This week the U.S. House of Representatives passed S. 1177, the Every Student Succeeds Act, and is calling on the Senate to take swift action on the legislation so that it can be signed into law before the end of the year. The White House praised the vote. The bill is poised for a quick vote in the Senate and signed by the president.
The sponsors describe it as bipartisan bill to fix No Child Left Behind (NCLB). The new measure rejects what they call “the overuse of standardized tests and one-size-fits-all mandates on our schools, ensures that our education system will prepare every child to graduate from high school ready for college and careers, and provides more children access to high-quality state preschool programs.” (Fact Sheet: Congress Acts to Fix No Child Left Behind)
Students and educators in non-public schools are cheering the victory as well. There are elements within the bill that improve equitable services to students and teachers in religious and independent schools a long-standing practice that had been eroded under NCLB. It reaffirms that federal education aid should be directed in an equitable way toward helping all children in need, regardless of the type of school they attend.
Different federal programs support local education in many ways. Title I is the biggest federal program that helps students with cognitive and physical disabilities. Title II-D offers continuing education resources to teachers. Title IV helps to create and maintain safe and drug free schools. Once funding streams are more equitable, other federal programs for which non-public school students are eligible will become accessible to them.
How ESSA Benefits Non-Public School Students
- Removes school district set-asides so a proportional share of all funds received by the local education agency must help the non-public school students in the community. This fixes the past practice of public entities setting aside up to 50% of the total funds for several different categories of funding (under-achieving, unsafe, or financially challenged public schools, or even preschool/kindergarten programs) thus limiting the proportionate share to private schools.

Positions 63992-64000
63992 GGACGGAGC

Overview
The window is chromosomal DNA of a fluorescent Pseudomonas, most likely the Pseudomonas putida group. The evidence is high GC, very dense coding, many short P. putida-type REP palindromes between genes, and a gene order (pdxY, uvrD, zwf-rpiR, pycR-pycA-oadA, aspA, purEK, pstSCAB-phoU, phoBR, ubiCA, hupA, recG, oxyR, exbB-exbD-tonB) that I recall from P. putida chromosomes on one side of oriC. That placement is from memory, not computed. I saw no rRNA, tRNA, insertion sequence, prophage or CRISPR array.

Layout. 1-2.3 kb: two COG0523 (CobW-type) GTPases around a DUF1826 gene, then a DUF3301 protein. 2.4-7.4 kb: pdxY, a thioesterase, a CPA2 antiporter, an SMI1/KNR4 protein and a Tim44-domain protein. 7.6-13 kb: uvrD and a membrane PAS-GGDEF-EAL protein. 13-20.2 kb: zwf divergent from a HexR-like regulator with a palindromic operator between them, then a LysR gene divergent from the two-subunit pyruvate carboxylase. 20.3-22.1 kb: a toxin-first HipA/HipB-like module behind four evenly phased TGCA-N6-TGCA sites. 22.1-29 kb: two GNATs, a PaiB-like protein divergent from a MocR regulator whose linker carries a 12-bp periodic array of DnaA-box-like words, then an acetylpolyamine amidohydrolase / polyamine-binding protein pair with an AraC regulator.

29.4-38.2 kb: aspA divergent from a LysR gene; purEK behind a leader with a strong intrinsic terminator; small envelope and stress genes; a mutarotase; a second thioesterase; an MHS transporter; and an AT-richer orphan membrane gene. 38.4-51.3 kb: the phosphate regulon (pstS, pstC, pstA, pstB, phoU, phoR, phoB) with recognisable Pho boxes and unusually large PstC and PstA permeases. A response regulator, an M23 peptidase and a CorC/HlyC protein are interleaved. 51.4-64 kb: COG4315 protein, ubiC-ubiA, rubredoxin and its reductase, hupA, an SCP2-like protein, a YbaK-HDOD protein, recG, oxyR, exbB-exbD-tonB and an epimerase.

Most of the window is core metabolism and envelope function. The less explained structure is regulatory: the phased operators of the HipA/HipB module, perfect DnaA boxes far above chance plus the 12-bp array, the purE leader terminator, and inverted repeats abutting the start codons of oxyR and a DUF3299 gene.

- Requires state education agencies to hire an ombudsman to monitor and enforce all federal program requirements and ensure equity for private school students and teachers.
- Strengthens the consultation requirements for public school agencies that provide federal proportional share services to non-public school students. After reaching an equitable and effective service plan for an individual student by both the public and private school stakeholders, the plan must be transmitted to the ombudsmen for review. This will allow the non-public school student’s advocates to play a greater role in developing the best plan for his/her education.
- Removes decades of red tape that has burdened the participation of non-public students and teachers in federal education programs. ESSA will protect non-public schools by strengthening the safeguards designed to ensure equity.